Best practices for handling of data-images include retaining the original captured image, along with capture and post-processing steps in metadata. Creating that storage space for a myriad of data-types is challenging for research institutions which can only archive some of their data. At a recent conference on data management at the University of Virginia, librarians discussed the cost of data storage and the lack of consistent formats for data and metadata.
In the past, storage costs have led some stakeholders to think that since science is supposed to be replicable, storing data is redundant, and only the research paper with its methods section should be necessary to replicate the data. During the conference James Hilton, CIO for the university, noted that while some data is easily replicable and does not need archival space, there are also bodies of data for which replication is too expensive or not possible such as observational data, and therefore archival storage space should be provided.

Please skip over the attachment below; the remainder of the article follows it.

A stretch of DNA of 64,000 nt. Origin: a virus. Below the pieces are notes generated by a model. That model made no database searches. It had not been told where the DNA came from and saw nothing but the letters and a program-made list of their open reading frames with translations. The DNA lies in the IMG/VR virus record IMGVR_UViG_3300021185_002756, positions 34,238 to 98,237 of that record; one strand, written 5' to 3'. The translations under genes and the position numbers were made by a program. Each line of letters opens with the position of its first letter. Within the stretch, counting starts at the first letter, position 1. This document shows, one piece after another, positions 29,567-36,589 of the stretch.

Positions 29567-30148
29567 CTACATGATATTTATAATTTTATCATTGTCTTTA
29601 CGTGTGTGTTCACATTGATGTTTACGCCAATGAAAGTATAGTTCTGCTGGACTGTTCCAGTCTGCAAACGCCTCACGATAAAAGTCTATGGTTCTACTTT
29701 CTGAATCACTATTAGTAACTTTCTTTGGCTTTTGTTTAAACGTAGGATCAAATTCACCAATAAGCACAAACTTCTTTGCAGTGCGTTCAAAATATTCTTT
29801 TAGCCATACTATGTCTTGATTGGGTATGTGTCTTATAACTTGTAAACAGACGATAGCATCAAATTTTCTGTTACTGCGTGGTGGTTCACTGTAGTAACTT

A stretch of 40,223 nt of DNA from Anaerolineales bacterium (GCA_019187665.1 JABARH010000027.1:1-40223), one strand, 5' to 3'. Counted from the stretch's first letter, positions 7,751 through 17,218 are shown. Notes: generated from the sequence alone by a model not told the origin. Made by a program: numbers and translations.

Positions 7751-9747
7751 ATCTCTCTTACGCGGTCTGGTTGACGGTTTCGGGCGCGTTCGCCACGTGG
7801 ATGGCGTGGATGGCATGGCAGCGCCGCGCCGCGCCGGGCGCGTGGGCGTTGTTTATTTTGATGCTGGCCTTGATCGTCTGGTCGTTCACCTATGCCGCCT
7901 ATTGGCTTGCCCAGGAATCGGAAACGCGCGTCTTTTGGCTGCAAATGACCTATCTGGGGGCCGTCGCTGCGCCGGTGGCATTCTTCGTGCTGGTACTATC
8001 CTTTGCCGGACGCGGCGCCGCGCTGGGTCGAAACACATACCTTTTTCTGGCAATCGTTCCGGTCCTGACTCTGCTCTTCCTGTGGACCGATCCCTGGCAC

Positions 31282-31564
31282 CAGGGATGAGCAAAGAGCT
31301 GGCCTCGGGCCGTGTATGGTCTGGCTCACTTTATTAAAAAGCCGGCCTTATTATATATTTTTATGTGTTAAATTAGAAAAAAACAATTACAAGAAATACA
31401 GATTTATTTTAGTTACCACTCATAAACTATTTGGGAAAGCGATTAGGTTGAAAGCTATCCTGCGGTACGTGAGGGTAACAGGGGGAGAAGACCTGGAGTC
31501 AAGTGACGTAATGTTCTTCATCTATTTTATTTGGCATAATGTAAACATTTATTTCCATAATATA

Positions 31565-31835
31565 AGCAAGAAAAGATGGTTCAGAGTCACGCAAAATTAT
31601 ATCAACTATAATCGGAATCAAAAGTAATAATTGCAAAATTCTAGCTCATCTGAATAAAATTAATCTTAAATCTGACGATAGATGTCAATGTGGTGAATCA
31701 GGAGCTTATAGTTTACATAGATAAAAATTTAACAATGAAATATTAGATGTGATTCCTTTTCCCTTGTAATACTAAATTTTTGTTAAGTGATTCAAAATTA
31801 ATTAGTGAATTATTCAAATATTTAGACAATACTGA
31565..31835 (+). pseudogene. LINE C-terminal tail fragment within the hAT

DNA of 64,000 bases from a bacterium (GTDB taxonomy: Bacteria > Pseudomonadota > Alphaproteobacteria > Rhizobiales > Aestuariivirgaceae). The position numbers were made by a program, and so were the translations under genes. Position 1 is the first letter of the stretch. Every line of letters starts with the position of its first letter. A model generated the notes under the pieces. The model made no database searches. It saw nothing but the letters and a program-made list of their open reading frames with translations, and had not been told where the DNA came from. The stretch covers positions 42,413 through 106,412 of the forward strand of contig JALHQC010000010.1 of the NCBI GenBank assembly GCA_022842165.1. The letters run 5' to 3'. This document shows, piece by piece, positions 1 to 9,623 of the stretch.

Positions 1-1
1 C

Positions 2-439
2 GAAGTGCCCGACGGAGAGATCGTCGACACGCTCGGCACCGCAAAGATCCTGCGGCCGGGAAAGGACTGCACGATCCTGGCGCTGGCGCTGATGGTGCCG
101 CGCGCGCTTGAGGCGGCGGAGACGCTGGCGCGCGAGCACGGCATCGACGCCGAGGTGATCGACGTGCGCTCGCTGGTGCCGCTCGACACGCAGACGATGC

Data types and metadata standards are not always uniform even within a field, creating additional barriers in developing effective institutional repositories. Consistent retention of image-capture and post-processing steps as metadata are not yet built into the research process. As research institutions grapple with storage issues, standardization of metadata must become part of the best practices for managing data-image management.